Bloomberg reported on August 7, 2019 that J.C. Penney creditors are seriously considering a debt swap to give the troubled department store chain more time to turn its business round.
That may not affect the several BDCs with $6.8mn of first lien exposure (most recently TPG Specialty – TSLX – has gotten involved), but will draw in second lien debt.
In any case, although the company has liquidity and no immediate debt maturities, chances are increasing that something will happen in the weeks ahead. That might result in lower values for the 3 FS-KKR non-traded funds involved, all of whom have valued their modest exposure at or close to par last time results were published – in IQ 2019.
The retail apocalypse marches on.
Another famous retailer – J.C. Penney – has been back in the news since Reuters announced on July 18, 2019 the hiring of restructuring advisors. We added the retailer to our Worry List on the news. Now Motley Fool has provided a useful summary of the company’s financial condition. Here are highlights: ”
“As of the end of last quarter, J.C. Penney had $3.9 billion of debt, plus another $1.2 billion of lease liabilities. Meanwhile, the company’s adjusted earnings before interest, taxes, depreciation, and amortization (EBITDA) has plunged in recent years due to strategic missteps and tough business conditions. This has driven J.C. Penney’s leverage to unsustainable levels. Adjusted EBITDA totaled $568 million in fiscal 2018 — down from $1 billion in fiscal 2016 — putting J.C. Penney’s leverage ratio at more than seven times EBITDA. For comparison, most investment-grade companies have debt that is no more than three times EBITDA”.
The real problem is looming farther out. J.C. Penney has about $2.5 billion of secured debt that will mature between 2023 and 2025. It also has $1.2 billion of unsecured debt maturing between 2036 and 2097. J.C. Penney needs to whittle down the principal balance of this debt while ensuring that it can extend the maturities of what remains.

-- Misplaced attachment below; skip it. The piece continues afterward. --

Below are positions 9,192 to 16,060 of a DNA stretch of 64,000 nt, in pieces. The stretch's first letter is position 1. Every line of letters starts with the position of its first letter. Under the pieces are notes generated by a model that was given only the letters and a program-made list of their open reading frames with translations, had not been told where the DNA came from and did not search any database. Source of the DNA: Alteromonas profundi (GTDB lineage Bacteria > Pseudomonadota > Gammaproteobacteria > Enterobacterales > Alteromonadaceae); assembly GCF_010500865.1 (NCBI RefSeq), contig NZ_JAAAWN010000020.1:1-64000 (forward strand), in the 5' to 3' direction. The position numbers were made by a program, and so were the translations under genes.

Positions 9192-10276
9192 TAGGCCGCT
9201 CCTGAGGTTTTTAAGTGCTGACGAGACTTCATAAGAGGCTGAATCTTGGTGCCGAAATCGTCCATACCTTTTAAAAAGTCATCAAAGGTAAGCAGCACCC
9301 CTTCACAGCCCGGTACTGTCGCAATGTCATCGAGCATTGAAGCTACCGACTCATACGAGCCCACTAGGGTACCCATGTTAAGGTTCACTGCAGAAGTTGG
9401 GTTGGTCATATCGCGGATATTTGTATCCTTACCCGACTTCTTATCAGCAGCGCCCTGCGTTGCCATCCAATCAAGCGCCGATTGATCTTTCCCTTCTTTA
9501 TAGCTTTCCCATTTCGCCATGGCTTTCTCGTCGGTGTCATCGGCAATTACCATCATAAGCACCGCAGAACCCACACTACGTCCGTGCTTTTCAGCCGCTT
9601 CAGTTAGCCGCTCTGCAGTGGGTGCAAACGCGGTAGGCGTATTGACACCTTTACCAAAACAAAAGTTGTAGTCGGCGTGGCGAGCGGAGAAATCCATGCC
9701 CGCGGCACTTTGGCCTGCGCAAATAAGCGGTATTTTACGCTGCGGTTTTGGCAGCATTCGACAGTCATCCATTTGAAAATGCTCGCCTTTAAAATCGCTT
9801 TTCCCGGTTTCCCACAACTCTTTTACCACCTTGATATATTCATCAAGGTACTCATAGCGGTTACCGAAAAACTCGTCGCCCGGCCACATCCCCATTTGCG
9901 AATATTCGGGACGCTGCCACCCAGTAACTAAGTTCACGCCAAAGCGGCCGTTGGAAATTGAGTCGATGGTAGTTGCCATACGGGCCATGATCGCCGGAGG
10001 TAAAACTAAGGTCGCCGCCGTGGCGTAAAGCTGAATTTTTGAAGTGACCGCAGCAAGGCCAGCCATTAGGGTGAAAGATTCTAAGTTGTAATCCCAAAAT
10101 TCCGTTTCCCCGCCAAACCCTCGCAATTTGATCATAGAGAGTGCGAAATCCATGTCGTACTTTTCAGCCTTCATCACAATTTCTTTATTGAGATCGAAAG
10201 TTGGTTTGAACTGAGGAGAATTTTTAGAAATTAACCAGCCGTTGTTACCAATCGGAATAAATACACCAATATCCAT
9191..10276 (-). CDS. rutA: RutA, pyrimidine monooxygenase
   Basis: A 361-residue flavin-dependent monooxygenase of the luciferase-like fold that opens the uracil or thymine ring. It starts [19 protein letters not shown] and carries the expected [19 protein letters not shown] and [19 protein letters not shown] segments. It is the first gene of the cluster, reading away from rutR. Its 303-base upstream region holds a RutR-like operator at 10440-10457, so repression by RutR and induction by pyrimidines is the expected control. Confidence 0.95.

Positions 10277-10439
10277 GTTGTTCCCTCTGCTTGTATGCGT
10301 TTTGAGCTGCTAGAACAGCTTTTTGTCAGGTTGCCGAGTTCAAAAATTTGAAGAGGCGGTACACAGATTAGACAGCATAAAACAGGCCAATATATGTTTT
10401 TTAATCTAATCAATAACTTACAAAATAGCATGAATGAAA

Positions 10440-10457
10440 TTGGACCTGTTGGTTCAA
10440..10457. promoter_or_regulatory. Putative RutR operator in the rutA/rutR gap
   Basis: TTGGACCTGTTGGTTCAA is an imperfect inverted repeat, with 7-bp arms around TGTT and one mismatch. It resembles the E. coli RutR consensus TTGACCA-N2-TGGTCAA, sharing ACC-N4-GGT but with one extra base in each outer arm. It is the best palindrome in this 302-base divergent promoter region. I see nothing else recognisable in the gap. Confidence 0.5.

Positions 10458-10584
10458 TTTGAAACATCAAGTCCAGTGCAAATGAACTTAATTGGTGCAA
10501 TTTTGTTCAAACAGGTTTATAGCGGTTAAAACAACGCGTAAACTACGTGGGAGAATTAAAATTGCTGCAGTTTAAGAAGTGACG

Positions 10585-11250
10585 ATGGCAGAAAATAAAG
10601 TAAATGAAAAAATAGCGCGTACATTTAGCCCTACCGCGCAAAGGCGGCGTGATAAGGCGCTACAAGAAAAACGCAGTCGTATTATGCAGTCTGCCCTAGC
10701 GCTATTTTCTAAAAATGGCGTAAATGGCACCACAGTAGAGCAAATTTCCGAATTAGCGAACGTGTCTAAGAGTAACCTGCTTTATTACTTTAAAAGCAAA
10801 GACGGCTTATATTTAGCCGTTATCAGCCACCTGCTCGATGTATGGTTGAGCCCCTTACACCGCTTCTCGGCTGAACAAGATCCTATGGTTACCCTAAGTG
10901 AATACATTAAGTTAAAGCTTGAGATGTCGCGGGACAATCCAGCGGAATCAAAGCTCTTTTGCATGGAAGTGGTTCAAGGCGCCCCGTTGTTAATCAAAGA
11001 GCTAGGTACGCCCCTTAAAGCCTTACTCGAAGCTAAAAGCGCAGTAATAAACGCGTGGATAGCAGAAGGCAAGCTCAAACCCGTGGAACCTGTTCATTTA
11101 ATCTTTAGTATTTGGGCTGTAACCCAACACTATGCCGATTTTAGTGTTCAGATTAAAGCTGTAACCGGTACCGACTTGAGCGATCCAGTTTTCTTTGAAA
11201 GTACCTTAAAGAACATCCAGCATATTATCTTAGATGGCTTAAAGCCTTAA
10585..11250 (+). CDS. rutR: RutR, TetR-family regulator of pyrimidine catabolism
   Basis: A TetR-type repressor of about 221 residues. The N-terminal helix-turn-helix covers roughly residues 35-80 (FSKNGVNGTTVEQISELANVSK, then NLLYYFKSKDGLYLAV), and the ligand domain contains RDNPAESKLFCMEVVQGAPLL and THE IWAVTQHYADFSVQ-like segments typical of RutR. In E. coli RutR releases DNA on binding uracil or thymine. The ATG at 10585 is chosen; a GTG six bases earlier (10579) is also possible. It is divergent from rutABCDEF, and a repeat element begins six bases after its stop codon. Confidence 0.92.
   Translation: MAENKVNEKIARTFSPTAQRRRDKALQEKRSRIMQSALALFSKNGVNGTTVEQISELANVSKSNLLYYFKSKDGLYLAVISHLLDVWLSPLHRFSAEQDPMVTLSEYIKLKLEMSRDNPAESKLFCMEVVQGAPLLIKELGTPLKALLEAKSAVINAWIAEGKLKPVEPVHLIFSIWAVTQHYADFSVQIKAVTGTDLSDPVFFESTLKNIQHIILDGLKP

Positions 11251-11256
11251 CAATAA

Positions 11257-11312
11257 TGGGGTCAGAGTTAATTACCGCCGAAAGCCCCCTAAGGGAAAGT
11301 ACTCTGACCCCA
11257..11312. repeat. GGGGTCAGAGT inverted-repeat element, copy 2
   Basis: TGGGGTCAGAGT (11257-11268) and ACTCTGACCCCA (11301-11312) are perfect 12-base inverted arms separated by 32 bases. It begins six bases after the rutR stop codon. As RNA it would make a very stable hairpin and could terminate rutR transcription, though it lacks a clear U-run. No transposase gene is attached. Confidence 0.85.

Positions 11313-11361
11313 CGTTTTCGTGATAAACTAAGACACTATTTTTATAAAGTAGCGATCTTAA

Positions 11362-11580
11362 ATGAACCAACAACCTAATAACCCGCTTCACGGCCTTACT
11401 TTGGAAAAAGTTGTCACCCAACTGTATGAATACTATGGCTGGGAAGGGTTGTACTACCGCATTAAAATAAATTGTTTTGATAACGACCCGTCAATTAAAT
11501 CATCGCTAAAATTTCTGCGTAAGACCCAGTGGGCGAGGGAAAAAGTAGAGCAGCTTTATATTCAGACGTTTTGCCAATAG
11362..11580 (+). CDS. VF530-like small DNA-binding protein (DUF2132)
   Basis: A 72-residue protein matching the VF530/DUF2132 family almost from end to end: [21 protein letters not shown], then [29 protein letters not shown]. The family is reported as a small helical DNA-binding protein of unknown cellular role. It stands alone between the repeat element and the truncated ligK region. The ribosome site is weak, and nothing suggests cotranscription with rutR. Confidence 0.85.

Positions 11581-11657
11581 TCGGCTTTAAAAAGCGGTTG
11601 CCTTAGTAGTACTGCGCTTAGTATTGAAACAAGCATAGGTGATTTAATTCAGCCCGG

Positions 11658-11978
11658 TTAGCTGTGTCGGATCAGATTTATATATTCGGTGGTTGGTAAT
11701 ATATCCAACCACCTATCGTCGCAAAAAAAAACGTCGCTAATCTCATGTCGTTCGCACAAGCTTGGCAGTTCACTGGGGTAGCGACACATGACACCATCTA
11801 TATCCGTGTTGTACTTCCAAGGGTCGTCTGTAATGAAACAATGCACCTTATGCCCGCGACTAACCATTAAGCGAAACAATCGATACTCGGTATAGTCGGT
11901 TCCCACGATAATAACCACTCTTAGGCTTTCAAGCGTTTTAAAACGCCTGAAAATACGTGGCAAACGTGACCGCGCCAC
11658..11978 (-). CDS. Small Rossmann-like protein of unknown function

J.C. Penney’s unsecured debt maturing in 2036 and beyond currently trades for between $0.23 and $0.26 on the dollar. Even some of its lower-priority secured debt trades for less than $0.50 on the dollar. Thus, the market is already factoring in a substantial likelihood that creditors won’t be repaid in full. This should motivate them to cooperate with the company’s efforts to restructure its debt. It might even make sense to write off some of the principal if J.C. Penney can offer more collateral in exchange (and perhaps some equity warrants to reward creditors if the company manages to turn itself around).
From a BDC perspective, the exposure is modest at $3.3mn, and spread over three FS KKR non-traded BDCs: FSIC II, FSIC III and FSIC IV in two different loans/notes, one maturing in 2020 and another in 2023. We expect lower valuations will be applied in future quarters than as of 3/31/2019 when FMV was close to par, but the impact on individual BDC balance sheets and income statements, even if Chapter 11 does eventually occur, should be modest.
Embattled retailer J.C. Penney is often in the news now that Sears has left the building. A new CEO with a well regarded strategy for rejuvenating the company has given hope to some that “Penney’s” will survive where so many others have failed. We’ve written about the company multiple times in recent months, starting in July 2019. The company, though, has been on our Under Performers list since IVQ 2018 and is currently rated CCR 4 on our 5 point scale, just above non-performing.
Hopes were high that the holiday shopping season might prove a turning point for the company. However, as an article in Motley Fool suggests, that’s not been the case. Same store sales have been disappointing: “The company saw comparable-store sales drop by 7.5% for the nine-week period ending Jan. 4. If you exclude the fact that the retailer exited the appliance and furniture categories, comp sales dropped by “only” 5.3%. For the full year, the company expects same-store sales to drop by 7%-8%. That number improves compared to a loss of 5%-6% if you exclude the company dropping appliances and furniture”.
Once again the company’s survival is in question as there is no reason to believe the downward trend is reversible. We’ve added J.C. Penney to the list of companies that we expect to drastically restructure or file for some sort of bankruptcy protection in 2020.
As we noted in our most recent post, BDC exposure has actually grown in the IIIQ 2019 (to $18mn at cost) as TPG Specialty (TSLX) joined FS Investment II, III and IV as lenders, but in an asset-based facility. How any of these blenders will fare in a potential bankruptcy is impossible to suss out at this point. In late September all but one of the positions held were marked at par or better. As we’ve seen with other borrowers on a long downward slide those valuations can change, though, when an actual bankruptcy happens. Even TSLX – which has magisterially navigated multiple troubled companies that eventually went into bankruptcy – will have to keep their wits about them. At some point in 2020 we expect to join Warren Buffet to find out who’s been swimming naked.